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Bradley University looks to slash costs by 10% as institution runs a $13 million budget shortfall

The exterior of a building on the Bradley campus
Hannah Alani
WCBU file
In a news release, Bradley University said the discussions come amid lower-than-expected enrollment numbers, changes in the economic climate, and increasing operational costs.

Bradley University president Stephen Standifird says the institution needs to permanently cut costs by 10% to reduce its budget deficits.

The university ran a $13 million budget shortfall in fiscal year 2023. Standifird said that's about 10% of the university's total operating budget.

Forty positions will be cut immediately. Thirty of those are currently unfilled. Standifird said administrative roles, faculty, staff, and academic departments will be impacted "by these and additional reductions." The affected employees will be offered outplacement services, Standifird said in an email to staff and faculty.

"We had hoped this would not be necessary, as I indicated when I first arrived at Bradley; however, due to our ongoing structural deficit, it is an unfortunate reality," Standifird said.

This isn't the first time Bradley University has weighed significant cuts to balance out its finances. The university had similar discussions back in 2019 when it faced an $8 million deficit.

In a news release, the university said the discussions come amid lower-than-expected enrollment numbers, changes in the economic climate, and increasing operational costs. The university said those problems aren't unique to Bradley, but are being seen across the country.

Standifird said an academic restructuring process will begin this fall. He said it'll be a data-driven process that prioritizes students' abilities to complete their degrees and maintain academic integrity. He said that will be coupled with new academic programs and the expansion of online programming.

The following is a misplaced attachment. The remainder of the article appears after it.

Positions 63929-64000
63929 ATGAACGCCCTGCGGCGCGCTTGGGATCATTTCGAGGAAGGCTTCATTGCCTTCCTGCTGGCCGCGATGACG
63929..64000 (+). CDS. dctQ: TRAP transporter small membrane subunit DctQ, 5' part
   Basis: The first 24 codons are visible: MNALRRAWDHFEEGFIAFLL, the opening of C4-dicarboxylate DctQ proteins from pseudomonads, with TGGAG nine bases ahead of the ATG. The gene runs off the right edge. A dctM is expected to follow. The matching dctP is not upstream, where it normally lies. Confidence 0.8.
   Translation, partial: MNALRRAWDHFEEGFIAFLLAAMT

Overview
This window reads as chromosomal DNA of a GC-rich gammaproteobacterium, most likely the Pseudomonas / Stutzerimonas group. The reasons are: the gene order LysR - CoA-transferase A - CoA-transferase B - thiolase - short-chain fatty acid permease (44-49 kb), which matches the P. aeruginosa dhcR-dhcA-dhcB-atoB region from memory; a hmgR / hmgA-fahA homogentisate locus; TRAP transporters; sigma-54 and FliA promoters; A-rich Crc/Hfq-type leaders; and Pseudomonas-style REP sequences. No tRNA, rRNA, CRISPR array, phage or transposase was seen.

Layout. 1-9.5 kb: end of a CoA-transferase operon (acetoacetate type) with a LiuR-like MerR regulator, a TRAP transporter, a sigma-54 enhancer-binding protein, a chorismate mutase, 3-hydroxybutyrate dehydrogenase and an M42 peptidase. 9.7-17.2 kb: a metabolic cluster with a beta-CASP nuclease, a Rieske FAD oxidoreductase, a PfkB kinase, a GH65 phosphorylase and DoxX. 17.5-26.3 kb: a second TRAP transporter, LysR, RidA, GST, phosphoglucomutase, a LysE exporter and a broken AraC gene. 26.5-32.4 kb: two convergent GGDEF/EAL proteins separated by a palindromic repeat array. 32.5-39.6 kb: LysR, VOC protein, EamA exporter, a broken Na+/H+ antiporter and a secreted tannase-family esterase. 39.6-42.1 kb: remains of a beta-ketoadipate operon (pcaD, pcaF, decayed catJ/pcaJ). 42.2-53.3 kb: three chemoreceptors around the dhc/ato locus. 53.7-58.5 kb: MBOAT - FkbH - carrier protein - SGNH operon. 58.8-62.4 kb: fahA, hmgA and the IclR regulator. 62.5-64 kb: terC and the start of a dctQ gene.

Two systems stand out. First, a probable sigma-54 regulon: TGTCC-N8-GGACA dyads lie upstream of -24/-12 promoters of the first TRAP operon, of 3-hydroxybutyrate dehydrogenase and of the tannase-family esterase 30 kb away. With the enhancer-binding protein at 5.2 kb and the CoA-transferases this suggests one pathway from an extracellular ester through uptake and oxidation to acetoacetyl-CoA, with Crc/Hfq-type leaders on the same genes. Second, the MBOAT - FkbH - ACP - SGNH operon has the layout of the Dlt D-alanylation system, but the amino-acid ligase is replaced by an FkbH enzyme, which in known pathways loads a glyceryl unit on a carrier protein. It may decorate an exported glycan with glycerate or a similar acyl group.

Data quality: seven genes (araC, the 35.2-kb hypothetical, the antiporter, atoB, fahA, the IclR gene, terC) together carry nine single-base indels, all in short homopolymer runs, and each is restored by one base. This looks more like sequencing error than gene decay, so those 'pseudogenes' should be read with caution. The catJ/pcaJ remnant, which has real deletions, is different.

"Instead of continuing down its current path, Bradley must keep up with changes in market demands and evolve to better serve today’s students," Standfird said. "As we continue to grow and adapt to these changing demands of higher education, we must become more agile and responsive to the needs of our community and the world at large."

Standifird said the university's efforts in the coming months will focus on cost reduction, new programs, enhanced marketing and enrollment strategies, and "a clear vision of growth and financial stability."

The university has seen recent turnover among its senior leadership ranks. Vice president for enrollment management Justin Ball left the university in May after more than 10 years. Chief financial officer and senior vice president Sheryl Cox is also out after about two years in that position.

Standifird said a series of forums scheduled for faculty and staff in August and in the fall will provide opportunities for feedback. Those meetings at the private university will not be open to the media or public.

The president said more information about timing and the process will be shared at a later date.

Tim is the News Director at WCBU Peoria Public Radio.